In the first several months of the name, image, and likeness era, many athletes said they still didn’t fully understand it.
An NCAA survey found that 39% of women’s sports athletes and 42% of men’s sports athletes are looking for more resources on “navigating NIL opportunities.” About half of each group is looking for more help on how to do their taxes.
The survey included results from more than 9,800 athletes from all divisions and was conducted in November and December of 2021.
Without enough education, athletes could struggle with everything from savings and taxes to realizing their full earning potential.
The NCAA’s interim NIL policy does not set specific standards for how schools should educate athletes — and how to manage earnings as a result. In fact, it has provided more detail about booster involvement than suggested financial literacy.
Several state NIL laws also attempted to require at least some amount of NIL education. But enforcement mechanisms remain unclear.
Despite the murky or nonexistent requirements, schools have attempted to build their own programs. The most common plan of attack was partnering with consulting companies who offer education resources. Other schools have begun building in-house departments aimed at helping with multiple aspects of NIL, including education.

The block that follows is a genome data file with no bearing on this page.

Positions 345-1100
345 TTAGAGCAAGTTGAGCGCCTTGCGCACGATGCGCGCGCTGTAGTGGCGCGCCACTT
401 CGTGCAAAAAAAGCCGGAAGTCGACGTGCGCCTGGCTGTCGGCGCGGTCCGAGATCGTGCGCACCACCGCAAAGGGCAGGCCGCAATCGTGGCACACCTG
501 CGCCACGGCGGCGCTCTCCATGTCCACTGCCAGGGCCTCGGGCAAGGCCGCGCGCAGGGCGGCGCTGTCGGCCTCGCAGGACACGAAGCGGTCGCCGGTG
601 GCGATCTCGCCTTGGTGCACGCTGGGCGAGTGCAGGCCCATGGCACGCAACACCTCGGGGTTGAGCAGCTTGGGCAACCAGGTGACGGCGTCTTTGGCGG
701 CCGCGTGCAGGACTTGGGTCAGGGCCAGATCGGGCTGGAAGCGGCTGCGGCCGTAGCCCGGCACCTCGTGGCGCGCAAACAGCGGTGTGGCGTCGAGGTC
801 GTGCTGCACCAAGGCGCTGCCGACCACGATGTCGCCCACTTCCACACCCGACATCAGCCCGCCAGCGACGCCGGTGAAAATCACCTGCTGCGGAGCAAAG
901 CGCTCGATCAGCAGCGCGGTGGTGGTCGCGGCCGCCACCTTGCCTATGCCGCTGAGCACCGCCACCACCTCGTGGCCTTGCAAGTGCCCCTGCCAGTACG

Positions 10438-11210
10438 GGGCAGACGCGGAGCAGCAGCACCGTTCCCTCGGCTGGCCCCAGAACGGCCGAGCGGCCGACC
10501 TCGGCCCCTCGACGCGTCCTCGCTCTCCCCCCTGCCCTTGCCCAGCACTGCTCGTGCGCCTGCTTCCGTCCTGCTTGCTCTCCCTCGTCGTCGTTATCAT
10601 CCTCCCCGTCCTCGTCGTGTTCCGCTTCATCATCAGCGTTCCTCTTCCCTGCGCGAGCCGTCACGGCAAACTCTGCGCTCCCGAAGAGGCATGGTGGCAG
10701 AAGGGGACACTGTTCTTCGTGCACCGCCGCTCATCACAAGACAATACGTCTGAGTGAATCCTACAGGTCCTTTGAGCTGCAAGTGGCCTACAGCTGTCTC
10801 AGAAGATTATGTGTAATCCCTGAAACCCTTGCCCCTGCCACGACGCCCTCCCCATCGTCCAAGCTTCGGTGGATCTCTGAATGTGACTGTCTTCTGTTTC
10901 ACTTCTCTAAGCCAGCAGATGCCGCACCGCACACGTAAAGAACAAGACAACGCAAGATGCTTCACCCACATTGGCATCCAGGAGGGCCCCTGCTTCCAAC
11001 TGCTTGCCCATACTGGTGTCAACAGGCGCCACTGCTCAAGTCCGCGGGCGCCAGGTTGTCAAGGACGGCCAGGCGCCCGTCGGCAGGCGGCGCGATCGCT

But the vast majority of schools with those resources are in Division I. Many lower-division schools don’t have the same amount of financial resources, and struggled — at least in NIL’s early days — with putting together NIL programs for athletes.
There’s no divisional breakdown of the data, so it’s unclear whether athletes at richer schools feel they’re better taken care of.
But the survey suggests that in the current setup, many athletes aren’t getting enough.